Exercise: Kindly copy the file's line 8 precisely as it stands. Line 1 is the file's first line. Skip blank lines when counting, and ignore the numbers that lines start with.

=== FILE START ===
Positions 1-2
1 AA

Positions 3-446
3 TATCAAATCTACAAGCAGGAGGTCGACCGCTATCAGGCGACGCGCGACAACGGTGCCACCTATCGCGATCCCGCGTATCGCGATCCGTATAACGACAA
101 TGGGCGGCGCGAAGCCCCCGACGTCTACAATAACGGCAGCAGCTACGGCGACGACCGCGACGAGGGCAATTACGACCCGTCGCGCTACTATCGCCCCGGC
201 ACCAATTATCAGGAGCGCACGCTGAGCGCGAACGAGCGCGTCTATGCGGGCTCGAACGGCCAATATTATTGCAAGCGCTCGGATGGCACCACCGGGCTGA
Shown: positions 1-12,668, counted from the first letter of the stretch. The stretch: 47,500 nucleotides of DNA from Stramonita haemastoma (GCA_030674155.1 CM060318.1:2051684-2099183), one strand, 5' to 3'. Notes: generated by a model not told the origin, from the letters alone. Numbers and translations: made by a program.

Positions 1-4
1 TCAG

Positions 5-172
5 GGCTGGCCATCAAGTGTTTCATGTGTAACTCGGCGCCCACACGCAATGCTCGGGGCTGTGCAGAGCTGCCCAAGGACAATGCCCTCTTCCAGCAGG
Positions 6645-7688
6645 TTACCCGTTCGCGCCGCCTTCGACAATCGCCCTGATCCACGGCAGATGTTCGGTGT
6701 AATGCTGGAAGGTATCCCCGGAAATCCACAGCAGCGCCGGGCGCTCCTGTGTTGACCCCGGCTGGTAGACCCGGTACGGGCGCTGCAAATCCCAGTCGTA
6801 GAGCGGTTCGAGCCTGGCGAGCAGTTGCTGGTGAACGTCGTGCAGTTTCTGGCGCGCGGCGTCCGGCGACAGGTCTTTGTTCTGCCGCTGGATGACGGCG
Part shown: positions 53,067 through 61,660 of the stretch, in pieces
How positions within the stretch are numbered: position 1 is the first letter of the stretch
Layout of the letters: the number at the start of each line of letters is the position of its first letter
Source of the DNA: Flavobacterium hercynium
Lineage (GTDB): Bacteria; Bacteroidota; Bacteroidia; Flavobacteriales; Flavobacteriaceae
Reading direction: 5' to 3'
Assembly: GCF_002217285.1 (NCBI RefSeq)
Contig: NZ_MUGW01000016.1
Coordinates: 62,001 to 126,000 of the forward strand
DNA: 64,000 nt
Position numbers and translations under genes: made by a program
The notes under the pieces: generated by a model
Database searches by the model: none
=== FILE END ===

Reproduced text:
Positions 1-4